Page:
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Everything You Ever Wanted To Know About the JRC NRD 545
(But Were Afraid To Ask)

One of the main selling points of the JRC NRD 545 - and largest source of comments and complaints - is the DSP audio filtering.

In a nutshell, the JRC NRD 545 is a triple conversion receiver. The first IF is 70.455 MHz, the second is 455 kHz and the third is 20.22 kHz. The third IF output is fed into an AK5340 18 bit delta-sigma A/D converter, sampled at 78 kHz as near as I can tell. The output of the DSP is fed into an AK4310 stereo 16 bit D/A converter, producing the audio output, with a 39 kHz update rate.

The JRC NRD 545 D/A outputs are routed through a 74HC4052 analog multiplexer, allowing either the D/A outputs to be sent to the final audio output, or the Wideband FM to be used, which recieves no additional filtering after the CHE-199 unit.

One of the first complaints is that the JRC NRD 545 455 kHz filtering is inadequate. The filter used is a CFK455F. The specs I could find for this device (assuming it is made by muRata) are as follows:

3 dB bandwidth: 4.2 kHz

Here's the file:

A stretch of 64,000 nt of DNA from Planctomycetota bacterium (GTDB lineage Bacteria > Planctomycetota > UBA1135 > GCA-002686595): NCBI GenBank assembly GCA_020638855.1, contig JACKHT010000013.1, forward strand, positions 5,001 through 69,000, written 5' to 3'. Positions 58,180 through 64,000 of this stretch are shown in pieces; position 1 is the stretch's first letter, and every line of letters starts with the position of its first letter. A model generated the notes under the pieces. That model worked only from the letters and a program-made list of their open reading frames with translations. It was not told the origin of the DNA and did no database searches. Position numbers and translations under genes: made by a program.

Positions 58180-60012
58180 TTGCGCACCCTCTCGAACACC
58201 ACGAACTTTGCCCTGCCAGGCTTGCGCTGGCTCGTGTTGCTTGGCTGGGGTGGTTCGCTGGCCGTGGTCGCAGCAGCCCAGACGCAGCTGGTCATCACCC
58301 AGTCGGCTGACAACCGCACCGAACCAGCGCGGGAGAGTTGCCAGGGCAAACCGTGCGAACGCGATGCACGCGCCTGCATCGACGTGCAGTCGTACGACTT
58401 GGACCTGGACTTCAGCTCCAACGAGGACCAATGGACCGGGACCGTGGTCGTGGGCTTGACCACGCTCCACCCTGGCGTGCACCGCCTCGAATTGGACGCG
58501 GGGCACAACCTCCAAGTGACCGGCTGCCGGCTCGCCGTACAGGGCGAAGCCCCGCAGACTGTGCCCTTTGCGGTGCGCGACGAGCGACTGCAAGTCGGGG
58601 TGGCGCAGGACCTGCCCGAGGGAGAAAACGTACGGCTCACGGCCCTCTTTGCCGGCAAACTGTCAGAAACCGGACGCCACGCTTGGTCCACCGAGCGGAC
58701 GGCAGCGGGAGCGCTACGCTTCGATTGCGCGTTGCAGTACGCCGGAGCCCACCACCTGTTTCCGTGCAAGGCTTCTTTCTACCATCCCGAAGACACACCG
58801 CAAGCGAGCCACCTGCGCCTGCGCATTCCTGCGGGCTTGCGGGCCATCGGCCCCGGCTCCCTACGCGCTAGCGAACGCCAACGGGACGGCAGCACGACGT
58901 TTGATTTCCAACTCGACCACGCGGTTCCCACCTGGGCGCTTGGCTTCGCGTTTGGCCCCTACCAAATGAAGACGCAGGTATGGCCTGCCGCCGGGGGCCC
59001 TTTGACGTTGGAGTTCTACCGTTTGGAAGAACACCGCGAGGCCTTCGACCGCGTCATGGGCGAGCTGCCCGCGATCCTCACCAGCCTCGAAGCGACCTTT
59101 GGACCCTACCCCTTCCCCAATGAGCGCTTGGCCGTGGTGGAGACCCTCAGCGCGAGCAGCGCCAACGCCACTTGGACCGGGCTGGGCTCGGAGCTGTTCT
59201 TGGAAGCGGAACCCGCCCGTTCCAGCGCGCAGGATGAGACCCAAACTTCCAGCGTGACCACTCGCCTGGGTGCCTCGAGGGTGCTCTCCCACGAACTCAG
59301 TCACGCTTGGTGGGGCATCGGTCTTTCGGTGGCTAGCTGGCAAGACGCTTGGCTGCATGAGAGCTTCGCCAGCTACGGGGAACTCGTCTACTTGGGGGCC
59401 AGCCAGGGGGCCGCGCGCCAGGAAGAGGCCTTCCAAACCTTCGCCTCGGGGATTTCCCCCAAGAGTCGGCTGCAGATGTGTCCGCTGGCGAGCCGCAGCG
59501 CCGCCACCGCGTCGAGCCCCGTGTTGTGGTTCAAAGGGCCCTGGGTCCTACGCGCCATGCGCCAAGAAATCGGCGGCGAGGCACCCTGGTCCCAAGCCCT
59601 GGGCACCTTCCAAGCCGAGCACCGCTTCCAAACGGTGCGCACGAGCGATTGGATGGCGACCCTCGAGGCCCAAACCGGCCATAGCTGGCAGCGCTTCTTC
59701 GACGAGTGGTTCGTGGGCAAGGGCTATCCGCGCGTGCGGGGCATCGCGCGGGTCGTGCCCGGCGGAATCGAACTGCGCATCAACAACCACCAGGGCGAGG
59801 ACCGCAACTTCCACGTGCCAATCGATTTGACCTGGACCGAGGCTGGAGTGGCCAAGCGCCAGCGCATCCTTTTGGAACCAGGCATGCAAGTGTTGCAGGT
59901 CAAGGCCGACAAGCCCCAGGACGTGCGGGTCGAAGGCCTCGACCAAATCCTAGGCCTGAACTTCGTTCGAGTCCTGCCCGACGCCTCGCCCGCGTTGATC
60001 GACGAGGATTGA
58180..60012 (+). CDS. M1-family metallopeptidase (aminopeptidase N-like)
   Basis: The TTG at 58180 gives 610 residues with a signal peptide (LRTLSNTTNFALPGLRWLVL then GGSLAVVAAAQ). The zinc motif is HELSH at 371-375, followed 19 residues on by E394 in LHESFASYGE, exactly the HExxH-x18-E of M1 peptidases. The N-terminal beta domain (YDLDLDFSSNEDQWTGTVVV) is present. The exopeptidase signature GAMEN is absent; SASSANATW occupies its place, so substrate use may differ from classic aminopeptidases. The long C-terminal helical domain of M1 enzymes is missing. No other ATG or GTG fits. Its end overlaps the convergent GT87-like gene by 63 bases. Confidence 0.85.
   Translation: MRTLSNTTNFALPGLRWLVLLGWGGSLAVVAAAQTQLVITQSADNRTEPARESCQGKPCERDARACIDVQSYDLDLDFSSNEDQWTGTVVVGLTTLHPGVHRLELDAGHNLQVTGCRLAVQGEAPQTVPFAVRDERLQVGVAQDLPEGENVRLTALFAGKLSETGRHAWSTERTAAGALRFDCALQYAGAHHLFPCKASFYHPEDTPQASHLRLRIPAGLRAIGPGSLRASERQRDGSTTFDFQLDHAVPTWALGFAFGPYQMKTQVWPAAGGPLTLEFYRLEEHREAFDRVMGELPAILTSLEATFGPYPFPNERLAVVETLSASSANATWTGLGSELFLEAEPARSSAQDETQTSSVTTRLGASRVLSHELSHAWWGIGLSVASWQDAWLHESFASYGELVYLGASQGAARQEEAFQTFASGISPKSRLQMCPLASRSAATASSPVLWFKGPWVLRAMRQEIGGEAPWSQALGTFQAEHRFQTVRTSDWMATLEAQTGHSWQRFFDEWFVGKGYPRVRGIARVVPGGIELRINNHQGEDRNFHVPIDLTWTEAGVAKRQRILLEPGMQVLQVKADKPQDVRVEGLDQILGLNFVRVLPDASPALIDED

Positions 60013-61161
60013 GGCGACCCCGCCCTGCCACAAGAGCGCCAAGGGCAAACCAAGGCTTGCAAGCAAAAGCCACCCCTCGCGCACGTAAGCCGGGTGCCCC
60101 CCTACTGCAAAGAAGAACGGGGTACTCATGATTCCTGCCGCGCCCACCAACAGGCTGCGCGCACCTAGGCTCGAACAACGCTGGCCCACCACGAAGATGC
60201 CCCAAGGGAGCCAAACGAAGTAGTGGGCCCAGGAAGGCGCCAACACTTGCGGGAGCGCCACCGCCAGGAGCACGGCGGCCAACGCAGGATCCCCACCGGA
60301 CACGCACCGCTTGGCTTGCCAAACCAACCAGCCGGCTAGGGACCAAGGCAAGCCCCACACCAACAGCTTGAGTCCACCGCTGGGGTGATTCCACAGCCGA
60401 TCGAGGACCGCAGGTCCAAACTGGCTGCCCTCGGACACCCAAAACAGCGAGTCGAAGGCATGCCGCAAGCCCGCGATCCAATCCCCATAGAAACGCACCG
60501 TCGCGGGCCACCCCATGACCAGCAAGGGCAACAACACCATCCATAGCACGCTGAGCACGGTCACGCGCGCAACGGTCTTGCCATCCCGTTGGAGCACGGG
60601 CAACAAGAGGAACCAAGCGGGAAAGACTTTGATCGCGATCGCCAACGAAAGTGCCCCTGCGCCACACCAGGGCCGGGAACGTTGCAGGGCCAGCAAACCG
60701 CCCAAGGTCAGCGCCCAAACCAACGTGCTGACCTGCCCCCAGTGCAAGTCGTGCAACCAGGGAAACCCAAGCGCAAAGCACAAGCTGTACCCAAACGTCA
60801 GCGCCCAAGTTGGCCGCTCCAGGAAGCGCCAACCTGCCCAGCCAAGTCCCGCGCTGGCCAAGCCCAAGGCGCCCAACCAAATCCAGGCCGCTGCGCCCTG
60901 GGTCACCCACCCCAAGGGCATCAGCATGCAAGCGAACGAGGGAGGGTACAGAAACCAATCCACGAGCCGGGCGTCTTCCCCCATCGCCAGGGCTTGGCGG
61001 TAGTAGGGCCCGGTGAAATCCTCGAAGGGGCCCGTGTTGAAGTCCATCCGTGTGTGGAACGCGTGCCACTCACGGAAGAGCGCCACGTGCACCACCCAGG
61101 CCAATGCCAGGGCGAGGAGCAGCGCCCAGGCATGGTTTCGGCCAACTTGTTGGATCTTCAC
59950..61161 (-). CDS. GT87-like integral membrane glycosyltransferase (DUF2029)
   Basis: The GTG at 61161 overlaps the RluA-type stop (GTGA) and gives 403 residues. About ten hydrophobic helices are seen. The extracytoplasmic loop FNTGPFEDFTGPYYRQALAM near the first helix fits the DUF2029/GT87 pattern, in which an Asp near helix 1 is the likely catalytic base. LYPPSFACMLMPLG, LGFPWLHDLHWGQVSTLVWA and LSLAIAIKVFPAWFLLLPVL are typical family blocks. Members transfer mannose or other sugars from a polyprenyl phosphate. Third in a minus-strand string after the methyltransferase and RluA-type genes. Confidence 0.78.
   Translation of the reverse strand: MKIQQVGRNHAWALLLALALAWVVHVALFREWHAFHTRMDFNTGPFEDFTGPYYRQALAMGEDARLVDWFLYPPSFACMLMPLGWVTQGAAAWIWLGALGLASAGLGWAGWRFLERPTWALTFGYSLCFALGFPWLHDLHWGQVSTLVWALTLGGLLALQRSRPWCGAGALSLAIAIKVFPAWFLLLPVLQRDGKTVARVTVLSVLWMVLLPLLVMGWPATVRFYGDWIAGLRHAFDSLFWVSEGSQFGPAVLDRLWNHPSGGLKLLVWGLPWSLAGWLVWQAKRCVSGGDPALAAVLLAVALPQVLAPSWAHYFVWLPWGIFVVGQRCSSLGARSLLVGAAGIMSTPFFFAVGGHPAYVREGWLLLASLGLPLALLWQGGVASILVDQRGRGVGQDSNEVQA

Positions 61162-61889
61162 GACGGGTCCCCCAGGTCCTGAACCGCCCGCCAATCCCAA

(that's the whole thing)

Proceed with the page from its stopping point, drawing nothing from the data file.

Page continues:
6 dB bandwidth: 6 kHz
70 dB bandwidth: 12 kHz 
The concern is that too much signal above 10.11 kHz can get through, causing aliasing issues. One solution is a filter mod that replaces the filter with an 8 kHz unit, or even a 6 kHz unit. This of course reduces the maximum audio bandwidth as well.

The JRC NRD 545 has two options for the DSP filtering: "loose" and "sharp". I take a look at the differences in each set of tests. (Note that there is no apparent difference in AM mode)

I ran a series of experiments on my JRC NRD 545 to measure the actual bandwidth of the 545 in various modes and filter settings. The results are contained on the series of pages below. I disconnected the antenna inputs into the 545, to get just static, with no signals. The JRC NRD 545 audio was fed into Audio Toolbox, a program that I wrote, which can display audio spectrums. While perhaps not the ideal way to perform these measurements, I believe the general technique does work adequately, in the absence of owning professional measurement equipment.

For some comparisons, here are some audio spectrum measurements from other radios of mine: